“Generally Scam goes like this: you begin on the drop out of college square and keep moving around the Ave until you have collected enough money and Connections to get off the Ave. You then work The County and New York until you get enough money to put together a smuggling Scam. That involves Flying to Mexico, Afghanistan or South America, buying dope, smuggling back to the States, and selling in New York (where there’s more money) or in the County (where there’s less Paranoia). To win the game you have to make One Million Dollars. If any of the following rules seem vague, unclear or stupid, feel free to change them to suit yourself.”
The game features maps of Afghanistan, India, Mexico and South America, with a cameo appearance by Uranus in the upper-left corner, and New York, “The Ave” and “The County” as squared diagrams beneath. Colourful and irreverent, ‘SCAM’ represents the transition of the board game into the modern world, one in which these games, though undoubtedly still popular, have been eclipsed by their digital counterparts. Yet maps continue to play just as important a role in video games, particularly those of real-time strategy and role-playing, in which they are often far more realistic than in earlier games. This is not only thanks to advanced digital graphics, but due to the fact that certain regions or features of the terrain often become visible on a map only when the player has explored them.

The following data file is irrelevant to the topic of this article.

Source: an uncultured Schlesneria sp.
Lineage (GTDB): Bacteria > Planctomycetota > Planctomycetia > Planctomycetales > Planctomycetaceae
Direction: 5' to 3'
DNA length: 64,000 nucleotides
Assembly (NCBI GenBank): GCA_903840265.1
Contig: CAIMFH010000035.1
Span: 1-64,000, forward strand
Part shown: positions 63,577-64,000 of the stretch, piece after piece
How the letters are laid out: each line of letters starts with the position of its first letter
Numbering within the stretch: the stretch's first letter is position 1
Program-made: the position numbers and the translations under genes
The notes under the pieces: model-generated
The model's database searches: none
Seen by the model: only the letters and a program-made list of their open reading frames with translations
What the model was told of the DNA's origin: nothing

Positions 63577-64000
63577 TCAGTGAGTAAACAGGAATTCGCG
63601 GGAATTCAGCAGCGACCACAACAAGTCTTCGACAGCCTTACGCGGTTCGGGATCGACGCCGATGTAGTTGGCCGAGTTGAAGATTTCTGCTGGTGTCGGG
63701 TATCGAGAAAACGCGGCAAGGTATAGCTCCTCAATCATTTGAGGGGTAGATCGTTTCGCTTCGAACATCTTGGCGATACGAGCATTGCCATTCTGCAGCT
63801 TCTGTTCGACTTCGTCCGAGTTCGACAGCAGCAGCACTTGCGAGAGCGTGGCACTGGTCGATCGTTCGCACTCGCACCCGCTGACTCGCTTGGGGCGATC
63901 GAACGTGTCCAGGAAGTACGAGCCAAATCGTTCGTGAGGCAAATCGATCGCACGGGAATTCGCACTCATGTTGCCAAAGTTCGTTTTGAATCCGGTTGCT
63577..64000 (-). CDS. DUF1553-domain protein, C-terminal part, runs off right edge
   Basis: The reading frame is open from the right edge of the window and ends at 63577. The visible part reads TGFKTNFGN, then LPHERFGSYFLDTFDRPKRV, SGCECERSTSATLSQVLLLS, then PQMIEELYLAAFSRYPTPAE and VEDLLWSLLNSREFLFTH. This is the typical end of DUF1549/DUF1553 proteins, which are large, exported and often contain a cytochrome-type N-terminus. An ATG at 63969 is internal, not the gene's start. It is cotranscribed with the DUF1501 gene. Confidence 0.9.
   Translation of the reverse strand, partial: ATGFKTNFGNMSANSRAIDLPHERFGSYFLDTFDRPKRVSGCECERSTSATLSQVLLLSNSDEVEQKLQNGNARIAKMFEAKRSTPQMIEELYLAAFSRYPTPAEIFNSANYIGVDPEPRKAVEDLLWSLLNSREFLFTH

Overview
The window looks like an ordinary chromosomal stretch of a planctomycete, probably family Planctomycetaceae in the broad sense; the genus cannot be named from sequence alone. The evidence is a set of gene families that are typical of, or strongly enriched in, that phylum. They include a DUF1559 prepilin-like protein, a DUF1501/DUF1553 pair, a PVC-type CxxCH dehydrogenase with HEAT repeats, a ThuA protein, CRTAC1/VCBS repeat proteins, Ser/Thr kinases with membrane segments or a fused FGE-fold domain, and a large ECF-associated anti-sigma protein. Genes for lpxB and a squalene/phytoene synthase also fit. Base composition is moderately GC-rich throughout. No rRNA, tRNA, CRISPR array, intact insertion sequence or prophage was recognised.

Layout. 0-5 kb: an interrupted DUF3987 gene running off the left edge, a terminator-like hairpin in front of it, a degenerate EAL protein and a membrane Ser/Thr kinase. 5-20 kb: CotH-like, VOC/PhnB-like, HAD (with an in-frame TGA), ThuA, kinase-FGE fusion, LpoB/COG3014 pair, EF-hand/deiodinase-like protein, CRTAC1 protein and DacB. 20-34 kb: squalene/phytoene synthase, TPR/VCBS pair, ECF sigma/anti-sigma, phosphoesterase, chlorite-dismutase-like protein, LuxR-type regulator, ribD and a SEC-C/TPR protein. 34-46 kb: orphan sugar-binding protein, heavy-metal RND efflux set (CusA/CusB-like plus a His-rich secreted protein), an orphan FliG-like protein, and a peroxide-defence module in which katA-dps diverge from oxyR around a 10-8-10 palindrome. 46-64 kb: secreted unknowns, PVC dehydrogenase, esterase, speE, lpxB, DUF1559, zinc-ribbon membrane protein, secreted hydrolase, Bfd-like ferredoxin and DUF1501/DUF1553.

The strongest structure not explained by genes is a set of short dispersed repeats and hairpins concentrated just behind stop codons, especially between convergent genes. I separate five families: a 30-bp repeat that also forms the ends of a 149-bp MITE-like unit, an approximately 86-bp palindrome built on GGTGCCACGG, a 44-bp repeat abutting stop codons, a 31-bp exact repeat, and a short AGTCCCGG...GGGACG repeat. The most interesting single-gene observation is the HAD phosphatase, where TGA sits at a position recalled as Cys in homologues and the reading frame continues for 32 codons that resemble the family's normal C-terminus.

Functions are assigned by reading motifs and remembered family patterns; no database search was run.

Games and maps have an analogous relationship to reality. Both are microcosms, representing the world in a way that allows people to interact with it for utility, pleasure, profit, or necessity. Combined, they become a source of entertainment through which we can enjoy exploring different times, places and lives, from being an international drug smuggler in the 70s to traversing the jungles of nineteenth century South America.